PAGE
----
Things That Matter

Despite Grenades Being Dropped On The Supreme Court, There Have Been No Confirmed Deaths Or Injuries

Residents of Caracas, Venezuela were witness to an unbelievable spectacle last week when a stolen police helicopter fired shots and dropped grenades on the Venezuelan Supreme Court. There are conflicting reports about the attack, which took place last Thursday afternoon, and it’s still not exactly clear who orchestrated it. Here is what we know so far and some of the conversations swirling around right now.

Here is video footage of the helicopter attacking the Venezuelan Supreme Court in Caracas.


There haven’t been any confirmed deaths or injuries in connection to the attack of the Supreme Court but a manhunt is underway to find those who orchestrated it. So far, authorities are looking for rogue police officer Oscar Pérez, who is allegedly behind the attack, according to The New York Times. The attack on the Venezuelan Supreme Court comes at a time when Venezuelans have been protesting against the Maduro government for three months as they fight for their democracy. The Supreme Court may have been targeted because opposition leaders accuse the court of actively propping up the Maduro government and making legal decisions to strengthen his hold on power.

The main suspect is Oscar Peréz, a member of Cuerpo de Investigaciones Científicas, Penales y Criminalísticas (CICPC), a forensic police force, according to The BBC.

Credit: Caraota Digital / YouTube

The BBC reports that Peréz is a “highly trained agent” who was the chief of the Air Force Division of the Special Action Brigade. Venezuelan President Nicolas Maduro has accused Peréz of being a terrorist who is working with the CIA to overthrow the Maduro-led government. Asserting that the CIA is attempting to overthrow his government is a common claim by Maduro.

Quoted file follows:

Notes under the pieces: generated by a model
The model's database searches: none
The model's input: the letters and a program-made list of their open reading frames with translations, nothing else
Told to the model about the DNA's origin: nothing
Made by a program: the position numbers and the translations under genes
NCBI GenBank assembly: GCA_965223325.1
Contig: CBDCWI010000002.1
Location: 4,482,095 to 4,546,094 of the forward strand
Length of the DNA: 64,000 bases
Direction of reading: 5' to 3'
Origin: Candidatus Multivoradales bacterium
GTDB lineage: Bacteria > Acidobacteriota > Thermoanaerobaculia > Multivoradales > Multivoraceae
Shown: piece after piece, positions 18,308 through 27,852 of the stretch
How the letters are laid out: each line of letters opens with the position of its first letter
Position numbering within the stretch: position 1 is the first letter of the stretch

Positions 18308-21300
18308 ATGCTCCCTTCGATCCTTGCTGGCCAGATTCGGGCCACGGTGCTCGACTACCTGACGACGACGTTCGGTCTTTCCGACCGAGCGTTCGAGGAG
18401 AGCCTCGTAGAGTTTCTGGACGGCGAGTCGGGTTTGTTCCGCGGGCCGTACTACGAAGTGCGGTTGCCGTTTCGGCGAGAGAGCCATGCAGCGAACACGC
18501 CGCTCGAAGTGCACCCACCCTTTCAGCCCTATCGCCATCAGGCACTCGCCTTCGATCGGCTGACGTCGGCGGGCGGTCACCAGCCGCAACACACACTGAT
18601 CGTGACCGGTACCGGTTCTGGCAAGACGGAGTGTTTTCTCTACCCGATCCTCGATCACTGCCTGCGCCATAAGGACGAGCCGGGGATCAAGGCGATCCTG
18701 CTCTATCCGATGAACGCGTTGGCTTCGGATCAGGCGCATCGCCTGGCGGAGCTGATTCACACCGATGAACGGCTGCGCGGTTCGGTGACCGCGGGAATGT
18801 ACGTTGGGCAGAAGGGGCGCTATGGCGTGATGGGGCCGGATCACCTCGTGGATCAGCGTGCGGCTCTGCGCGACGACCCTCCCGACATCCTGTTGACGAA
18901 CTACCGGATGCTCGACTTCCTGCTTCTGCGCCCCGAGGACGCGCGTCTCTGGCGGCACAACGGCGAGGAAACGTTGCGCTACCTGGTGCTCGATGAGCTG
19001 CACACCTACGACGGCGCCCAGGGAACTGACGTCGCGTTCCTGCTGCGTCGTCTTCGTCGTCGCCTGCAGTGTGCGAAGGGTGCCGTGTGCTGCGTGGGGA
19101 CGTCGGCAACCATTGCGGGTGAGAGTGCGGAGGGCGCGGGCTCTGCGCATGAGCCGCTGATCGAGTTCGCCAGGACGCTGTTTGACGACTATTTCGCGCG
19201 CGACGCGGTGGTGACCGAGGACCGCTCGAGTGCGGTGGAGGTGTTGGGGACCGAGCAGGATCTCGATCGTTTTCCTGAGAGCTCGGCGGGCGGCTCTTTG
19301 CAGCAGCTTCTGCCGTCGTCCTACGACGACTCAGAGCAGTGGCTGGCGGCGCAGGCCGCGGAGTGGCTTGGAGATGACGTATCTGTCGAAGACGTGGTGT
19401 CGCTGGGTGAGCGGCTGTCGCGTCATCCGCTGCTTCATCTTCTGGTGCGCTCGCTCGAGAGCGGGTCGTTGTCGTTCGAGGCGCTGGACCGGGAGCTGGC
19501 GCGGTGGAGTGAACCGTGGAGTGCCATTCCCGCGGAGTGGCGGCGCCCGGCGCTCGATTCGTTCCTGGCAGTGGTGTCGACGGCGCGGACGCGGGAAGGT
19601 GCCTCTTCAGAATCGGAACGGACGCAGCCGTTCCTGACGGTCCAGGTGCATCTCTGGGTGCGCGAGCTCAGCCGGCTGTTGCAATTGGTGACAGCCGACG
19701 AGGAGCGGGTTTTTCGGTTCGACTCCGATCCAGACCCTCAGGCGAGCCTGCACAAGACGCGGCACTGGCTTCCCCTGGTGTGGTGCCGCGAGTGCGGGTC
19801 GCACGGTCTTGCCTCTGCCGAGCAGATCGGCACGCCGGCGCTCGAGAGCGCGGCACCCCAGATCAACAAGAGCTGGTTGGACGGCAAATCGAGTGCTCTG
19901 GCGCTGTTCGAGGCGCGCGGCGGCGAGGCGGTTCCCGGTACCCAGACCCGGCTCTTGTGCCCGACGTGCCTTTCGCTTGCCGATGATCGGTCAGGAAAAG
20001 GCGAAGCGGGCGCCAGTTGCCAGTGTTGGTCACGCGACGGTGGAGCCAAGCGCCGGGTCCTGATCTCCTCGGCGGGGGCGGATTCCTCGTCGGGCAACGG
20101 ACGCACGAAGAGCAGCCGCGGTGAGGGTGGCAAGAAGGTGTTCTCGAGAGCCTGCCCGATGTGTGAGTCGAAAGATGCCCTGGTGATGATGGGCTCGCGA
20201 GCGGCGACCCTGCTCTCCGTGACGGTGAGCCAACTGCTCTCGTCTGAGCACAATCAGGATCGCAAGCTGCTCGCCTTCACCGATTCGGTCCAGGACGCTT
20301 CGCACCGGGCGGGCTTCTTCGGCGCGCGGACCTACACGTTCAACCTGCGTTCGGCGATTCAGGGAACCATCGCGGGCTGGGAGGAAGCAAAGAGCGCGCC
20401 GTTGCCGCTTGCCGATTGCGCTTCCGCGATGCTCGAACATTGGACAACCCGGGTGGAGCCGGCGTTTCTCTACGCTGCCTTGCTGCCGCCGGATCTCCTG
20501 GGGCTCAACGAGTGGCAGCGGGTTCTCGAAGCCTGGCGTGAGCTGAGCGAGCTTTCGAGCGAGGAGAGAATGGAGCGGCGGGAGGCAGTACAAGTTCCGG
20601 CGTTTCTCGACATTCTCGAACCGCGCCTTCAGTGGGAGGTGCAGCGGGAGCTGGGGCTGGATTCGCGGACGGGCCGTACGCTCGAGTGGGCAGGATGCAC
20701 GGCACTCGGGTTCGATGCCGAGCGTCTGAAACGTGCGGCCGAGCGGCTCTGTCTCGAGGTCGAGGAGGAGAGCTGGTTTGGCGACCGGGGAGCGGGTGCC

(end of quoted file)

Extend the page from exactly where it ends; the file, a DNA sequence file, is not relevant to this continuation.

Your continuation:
“We are nationalists, patriots and institutionalists,” Peréz says in the video claiming responsibility for the attack, which he also posted to his Instagram account. “This fight is not against other state security forces. It is against the impunity imposed by this government. It is against tyranny. It is against the death of young people fighting for their legitimate rights.”

The men in the helicopter held a flag that read “Art. 350, Libertad” which refers to “Article 350, Freedom.”


Article 350 is a reference to an article in the Venezuelan constitution that states that the people can “disown any regime, legislation or authority that runs counter to democratic principles and guarantees, or that undermines human rights,” according to The New York Times.

It has also been reported that Peréz is a part-time actor who appeared in a movie titled “Suspended Death” in 2015.

Foto de @saultorresdirector con Fránces. #tbt #throwbackthursday

A post shared by OSCAR PEREZ (@oscarperezgv) on


“Suspended Death” is an action/drama movie that chronicles the story of the Correia family that is shaken by a kidnapping orchestrated by a Colombian man. The movie shows the way the CICPC works in situations of this magnitude and is based on a true story.

Some people doubt the claims made by the Venezuelan government and suggest that Peréz is actually working for the Maduro government.


Opposition leaders are unsure of the truth behind the Maduro government’s claim that a “terrorist” has attacked the Supreme Court.